Amino acids play a vital role in the numerous functions of the body; they are the building block of protein. Twenty amino acids are needed by the body to build various proteins used in the repair, growth, and maintenance of body tissues. Some of these amino acids can be manufactured by the body itself and are called non-essential amino acids, while others must come from the diet and are called essential amino acids.
These classification of the amino acid whether essential or non-essential does not reflect its importance because all of the twenty amino acids are very important for health, instead this classification system is just a reflection of whether the body is capable or not of producing a particular amino acid.
All these amino acids keep us vibrant, alive, and healthy. Any deficiency in a single amino acid will cause health problems for us; a single deficiency should be replaced to fulfill its functions.
The eight essential amino acids which can be produced by the body are as follows:
This is one of the eight essential amino acids that is needed for the growth and the maintenance of nitrogen balance in the body. It is integrated into many proteins throughout the body and appears to help the body absorb and conserve calcium. Lysine can be found in
- Meat, specifically red meat, pork, and poultry.
- Cod and sardines.
- Soybeans, particularly tofu, isolated soy protein, and defatted soybean flour.
This amino acid supplies sulphur and other compounds that the body needs for normal metabolism and growth. This is also one of the eight essential amino acids that belongs to a group of compounds called lipotropics or chemicals that help the liver process fats. Methione can be found in:
- Sesame seeds,
- Brazil nuts, and some other plant seeds; and cereal grains.
This one of the eight essential amino acids that serves as a building block for the variety of proteins that are manufactured by the body, and can be converted to L-tyrosine and subsequently to L-dopa, epinephrine, and norepinephrine. Phenylalanine is found in most protein-containing foods such as:
- Chicken, beef and pork
This amino acid is a natural relaxant that helps ease insomnia by inducing normal sleep. It reduces anxiety and depression, helps in the cure of migraine headaches, helps reduce the risk of artery and heart spasms, helps the immune system, and works with Lysine to reduce cholesterol levels. It also aids in the production of antibodies and can be converted into Glycine.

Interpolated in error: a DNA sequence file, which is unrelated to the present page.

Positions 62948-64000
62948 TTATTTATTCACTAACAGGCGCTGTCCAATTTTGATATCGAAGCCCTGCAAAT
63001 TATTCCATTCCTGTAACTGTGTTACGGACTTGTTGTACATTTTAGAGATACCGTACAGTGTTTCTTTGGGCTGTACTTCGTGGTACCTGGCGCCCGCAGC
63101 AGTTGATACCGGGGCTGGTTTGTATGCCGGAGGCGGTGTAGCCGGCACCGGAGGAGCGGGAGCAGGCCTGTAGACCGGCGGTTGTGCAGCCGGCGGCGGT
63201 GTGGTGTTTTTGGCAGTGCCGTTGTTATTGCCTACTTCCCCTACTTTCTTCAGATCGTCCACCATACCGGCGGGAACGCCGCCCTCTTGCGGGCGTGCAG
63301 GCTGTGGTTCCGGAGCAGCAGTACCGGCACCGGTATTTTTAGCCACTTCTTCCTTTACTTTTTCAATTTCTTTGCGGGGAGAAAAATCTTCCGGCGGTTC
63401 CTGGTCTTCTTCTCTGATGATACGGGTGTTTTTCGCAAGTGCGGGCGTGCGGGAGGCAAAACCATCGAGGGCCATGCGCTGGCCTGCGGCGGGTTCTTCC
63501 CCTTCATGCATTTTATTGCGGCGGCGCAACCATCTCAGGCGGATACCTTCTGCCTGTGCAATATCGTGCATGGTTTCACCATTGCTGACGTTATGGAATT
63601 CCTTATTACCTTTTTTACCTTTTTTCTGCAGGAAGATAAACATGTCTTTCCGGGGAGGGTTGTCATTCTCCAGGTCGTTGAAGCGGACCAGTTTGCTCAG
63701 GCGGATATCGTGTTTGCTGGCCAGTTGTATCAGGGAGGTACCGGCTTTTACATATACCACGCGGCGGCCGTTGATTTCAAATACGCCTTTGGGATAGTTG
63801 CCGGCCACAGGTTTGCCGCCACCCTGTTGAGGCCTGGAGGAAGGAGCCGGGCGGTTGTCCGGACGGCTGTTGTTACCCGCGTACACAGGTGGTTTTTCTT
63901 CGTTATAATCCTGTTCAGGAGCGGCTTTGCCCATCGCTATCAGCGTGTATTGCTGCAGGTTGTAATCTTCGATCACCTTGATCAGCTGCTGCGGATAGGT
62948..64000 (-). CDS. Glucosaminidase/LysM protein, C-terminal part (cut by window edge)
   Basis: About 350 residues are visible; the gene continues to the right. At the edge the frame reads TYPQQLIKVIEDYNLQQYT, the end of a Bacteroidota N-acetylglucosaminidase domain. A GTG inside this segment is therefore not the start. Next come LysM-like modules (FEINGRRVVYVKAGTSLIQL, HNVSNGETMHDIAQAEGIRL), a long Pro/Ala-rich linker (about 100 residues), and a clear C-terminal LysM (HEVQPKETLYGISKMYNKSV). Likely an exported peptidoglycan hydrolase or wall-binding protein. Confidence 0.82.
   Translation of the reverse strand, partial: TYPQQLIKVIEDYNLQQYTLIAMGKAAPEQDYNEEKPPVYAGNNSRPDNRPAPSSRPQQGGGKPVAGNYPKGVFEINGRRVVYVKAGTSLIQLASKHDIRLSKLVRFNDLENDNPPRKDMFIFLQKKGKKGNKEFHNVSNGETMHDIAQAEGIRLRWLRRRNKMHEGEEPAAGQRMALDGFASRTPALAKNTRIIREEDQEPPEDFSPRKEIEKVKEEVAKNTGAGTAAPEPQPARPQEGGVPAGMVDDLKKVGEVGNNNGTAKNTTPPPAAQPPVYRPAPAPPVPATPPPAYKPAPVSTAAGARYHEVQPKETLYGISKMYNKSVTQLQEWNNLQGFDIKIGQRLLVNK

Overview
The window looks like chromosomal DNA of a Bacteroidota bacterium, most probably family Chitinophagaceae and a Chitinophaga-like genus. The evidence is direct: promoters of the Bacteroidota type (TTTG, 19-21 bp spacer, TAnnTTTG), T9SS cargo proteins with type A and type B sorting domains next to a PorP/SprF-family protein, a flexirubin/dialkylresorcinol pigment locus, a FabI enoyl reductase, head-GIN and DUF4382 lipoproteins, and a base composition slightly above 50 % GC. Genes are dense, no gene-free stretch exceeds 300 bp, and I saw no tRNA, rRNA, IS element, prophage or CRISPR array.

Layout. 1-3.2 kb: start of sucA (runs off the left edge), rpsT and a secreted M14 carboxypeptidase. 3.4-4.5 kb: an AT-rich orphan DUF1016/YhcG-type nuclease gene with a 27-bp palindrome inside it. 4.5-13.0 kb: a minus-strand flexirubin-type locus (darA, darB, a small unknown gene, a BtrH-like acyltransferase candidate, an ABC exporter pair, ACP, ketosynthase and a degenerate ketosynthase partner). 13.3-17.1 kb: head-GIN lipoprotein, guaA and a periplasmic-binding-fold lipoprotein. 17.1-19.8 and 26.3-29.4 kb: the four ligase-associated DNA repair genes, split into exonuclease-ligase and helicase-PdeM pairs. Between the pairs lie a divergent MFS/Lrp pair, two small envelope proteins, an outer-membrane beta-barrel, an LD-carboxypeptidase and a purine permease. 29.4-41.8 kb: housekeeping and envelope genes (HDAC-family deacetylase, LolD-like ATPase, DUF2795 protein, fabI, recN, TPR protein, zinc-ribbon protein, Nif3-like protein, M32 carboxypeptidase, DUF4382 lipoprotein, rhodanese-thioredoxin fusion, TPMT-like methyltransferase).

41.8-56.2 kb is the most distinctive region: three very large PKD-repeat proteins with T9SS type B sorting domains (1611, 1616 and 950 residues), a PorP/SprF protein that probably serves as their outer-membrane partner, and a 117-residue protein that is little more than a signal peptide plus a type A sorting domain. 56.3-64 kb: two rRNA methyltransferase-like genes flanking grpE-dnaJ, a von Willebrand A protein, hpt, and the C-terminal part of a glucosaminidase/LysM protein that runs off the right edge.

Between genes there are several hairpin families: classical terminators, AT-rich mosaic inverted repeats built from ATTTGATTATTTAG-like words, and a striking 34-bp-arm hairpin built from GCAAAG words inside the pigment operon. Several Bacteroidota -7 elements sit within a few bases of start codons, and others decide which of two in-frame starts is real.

- Egg whites
- Sunflower seeds
- Pumpkin seeds
Histidine is one of the eight essential amino acids that are found in high concentrations in hemoglobin. It is very useful in treating anemia due to its relationship to hemoglobin. It has been used to treat rheumatoid arthritis and has also been linked to allergic response and has been used to treat allergy. It also assists in maintaining proper blood pH.
Histidine can be found in:
- Meat – such as poultry
- Seeds, and whole grains
6. Isoleucine and Leucine
This essential amino acid is one of the three major Branched-Chain Amino Acids (BCAA), which are involved with muscle strength, muscle stamina, and endurance. Isoleucine is used by the muscle tissues as an energy source. It is also required in the formation of hemoglobin. It is a potent stimulator of insulin and helps in bone healing. It also promotes skin healing and modulates the release of Enkephalins, which are natural pain-reducers.
Isoleucine is found in:
- Meat – such as poultry
While Phenylalanine is in:
- Meat : poultry
- Beans, and nuts
This amino acid is one of the three major Branched-Chain Amino Acids. BCAA levels are significantly decreased by insulin. Intake of high dietary sugar or glucose causes the release of insulin which in turn causes a drop in BCAA levels. This amino acid competes with Tyrosine and Tryptophan in crossing the blood-brain barrier. This amino acid is also actively absorbed and used directly by the muscle as an energy source.
Valine is found mainly in protein food sources such as:
- Whole grains
As one of the eight essential amino acids, this amino acid is required for the formation of collagen and helps prevent fatty deposits in the liver. It aids in the production of antibodies and can be converted to Glycine in the central nervous system. It also acts as a detoxifier and is needed by the gastrointestinal tract for normal functioning.
Threonine can be found in:
- Lean beef
- Sunflower seeds and flaxseeds
- Cashews, almonds, lentils, and pistachios.